You suggested talking to an ALS social worker. They have good suggestions but without my fathers' cooperation, most ideas cannot be implemented. Our house is pretty safe and has been evaluated by a physical therapist and occupational therapist, we took every suggestion for safety and implemented them. Fortunately during his falls he seldom suffers and injury...he has a way of rolling down onto his back and that helps a lot.

Another organization that I have found to be extremely helpful is MDA. They have a HUGE program for folks with ALS and can provide up to $5000 for a scooter or electric wheelchair, also, they provide money for a communication device. They also usually have a stocked loan closet for these things and they are VERY eager to help.

Unfortunately his disease has been a large part of my life for a long time. I was handling it really well and never came to a support group before because my emotions were under control and I'm pretty resourceful. It's getting harder on me mentally now, probably because of how long I've been taking care of him. I keep feeling like he is nearing the end and it breaks my heart, freaks me out but at the same time, I want that for him. He was always such a strong man, so alive, full of energy and full of stories. He's lost so much of himself and though he still can be very lively at times, he's a shell. I cannot imagine him immobile in a bed, unable to communicate... but I feel it coming soon and I'm scared.

I talked to one brother last night and vented to him and he said "maybe it's time WE decide to put him in a home"... I told him that it's nobody's decision but MINE. Seriously though, what right do THEY have to decide, if they are not involved in his care? Only one brother out of my three brothers helps... and his opinion matters to me but it is still MY decision. What makes them think that they can stay away and then unite when they think I can no longer handle it? I am nearing that point but I'll know it when I get there. Fortunately I have power of attorney as well as guardianship, so nobody can take the decision from me.

Sorry for rambling on and on, I'm just having a hard week! I was up with him 3 times last night for toileting and I'm wiped out.

I'll hang in there as long as I can, and maybe even a little beyond that. We don't get repeats in this life and I want to have NO regrets about how I dealt with my father...

Thanks for all of your words of wisdom and kind thoughts. I do appreciate it and I'll probably come here more frequently, even if just to vent! :)
 

CindyM

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Vent anytime you need to, califsand! :) That's one of the reasons we are here! I had another thought: does your state offer in-home personal care for a few hours a week? I know it would be a battle getting Dad to accept this but what are his choices? Most people find that they need help since it is too much 24/7 and most people want to keep their lived ones at home.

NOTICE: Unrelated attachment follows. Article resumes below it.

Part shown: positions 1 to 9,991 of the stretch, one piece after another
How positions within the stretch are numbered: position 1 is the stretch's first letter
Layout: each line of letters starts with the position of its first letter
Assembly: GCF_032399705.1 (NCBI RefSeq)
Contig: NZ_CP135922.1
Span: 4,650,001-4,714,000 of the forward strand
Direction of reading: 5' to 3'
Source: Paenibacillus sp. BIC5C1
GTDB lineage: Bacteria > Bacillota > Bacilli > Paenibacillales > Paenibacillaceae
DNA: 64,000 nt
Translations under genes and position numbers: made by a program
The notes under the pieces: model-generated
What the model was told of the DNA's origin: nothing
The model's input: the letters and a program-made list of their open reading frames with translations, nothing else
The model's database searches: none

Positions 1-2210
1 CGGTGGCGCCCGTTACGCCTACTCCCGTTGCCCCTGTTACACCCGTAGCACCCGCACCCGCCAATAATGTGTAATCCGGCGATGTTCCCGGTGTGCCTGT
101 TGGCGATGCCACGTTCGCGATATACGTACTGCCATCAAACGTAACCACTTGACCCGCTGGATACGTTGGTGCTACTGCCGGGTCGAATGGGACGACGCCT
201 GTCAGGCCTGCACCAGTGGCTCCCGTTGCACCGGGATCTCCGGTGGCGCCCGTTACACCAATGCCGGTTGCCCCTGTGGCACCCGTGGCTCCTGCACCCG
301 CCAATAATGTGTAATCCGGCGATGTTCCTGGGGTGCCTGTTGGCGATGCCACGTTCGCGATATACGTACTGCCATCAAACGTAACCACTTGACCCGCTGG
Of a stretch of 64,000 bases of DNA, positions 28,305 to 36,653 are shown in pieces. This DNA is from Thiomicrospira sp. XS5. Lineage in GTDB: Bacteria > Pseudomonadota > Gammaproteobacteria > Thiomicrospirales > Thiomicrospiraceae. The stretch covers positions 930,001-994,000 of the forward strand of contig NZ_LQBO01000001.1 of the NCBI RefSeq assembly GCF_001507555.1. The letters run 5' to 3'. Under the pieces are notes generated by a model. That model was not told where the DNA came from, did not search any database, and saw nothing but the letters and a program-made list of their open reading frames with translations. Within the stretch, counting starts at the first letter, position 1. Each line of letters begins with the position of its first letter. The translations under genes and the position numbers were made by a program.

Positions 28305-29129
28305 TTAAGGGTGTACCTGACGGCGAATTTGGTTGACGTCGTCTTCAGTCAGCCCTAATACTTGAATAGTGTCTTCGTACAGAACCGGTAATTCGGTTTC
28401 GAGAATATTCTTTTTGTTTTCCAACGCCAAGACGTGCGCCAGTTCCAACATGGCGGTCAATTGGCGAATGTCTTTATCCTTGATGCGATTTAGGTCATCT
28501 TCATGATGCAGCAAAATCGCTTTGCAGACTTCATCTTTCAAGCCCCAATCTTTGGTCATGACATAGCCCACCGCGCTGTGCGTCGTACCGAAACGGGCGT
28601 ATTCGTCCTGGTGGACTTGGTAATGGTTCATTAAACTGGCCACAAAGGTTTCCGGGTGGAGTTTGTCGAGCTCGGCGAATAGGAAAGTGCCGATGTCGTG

Of course that would mean both of you would have to give up some control over the situation...it is never easy having strangers in your home doing things the way they decide to do them. But the trade-off is that you get time to go out with a friend, see a movie, go to the mall...And you return refreshed and re-energized. At least in theory!:-D

Cordially, Cindy
 

califsand

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Hi Cindy, I used the in home care option months ago... they have a grant that allows you 48 hours and it's a one time deal. Also, the grant cannot be used in conjunction with in home services where you get paid for caring for the patient with ALS. I do have that and because the nights are so hard with him, I have a caregiver every weekday from 7:30-12:30...this gives me a chance to sleep in and also do some work on my business I am starting up. I try to do my errands during that time.

The thing is, he is getting closer to the end of walking but he is SO stubborn, he will probably be on his feet longer than anyone would ever expect him to be able to do it. I will get Hospice involved again soon but don't want to until he is no longer walking. They have 2 wonderful Hospice houses here and at that time, he's going to need to go to one of them. When he first got on Hospice, they offered him a bed the DAY he was coming home with me. After living on his own forever, we felt he needed the transition of living here before going somewhere else, he agreed. So we turned down the bed. 2 months later when I was hoping for the opportunity, they said he had improved too much. I don't regret my decision, if he had gone to Hospice he would be dead, they had him so medicated/sedated, he would have quickly lost his will to live. His refusal to take the meds has actually improved his attitude a lot and having more energy makes him happier.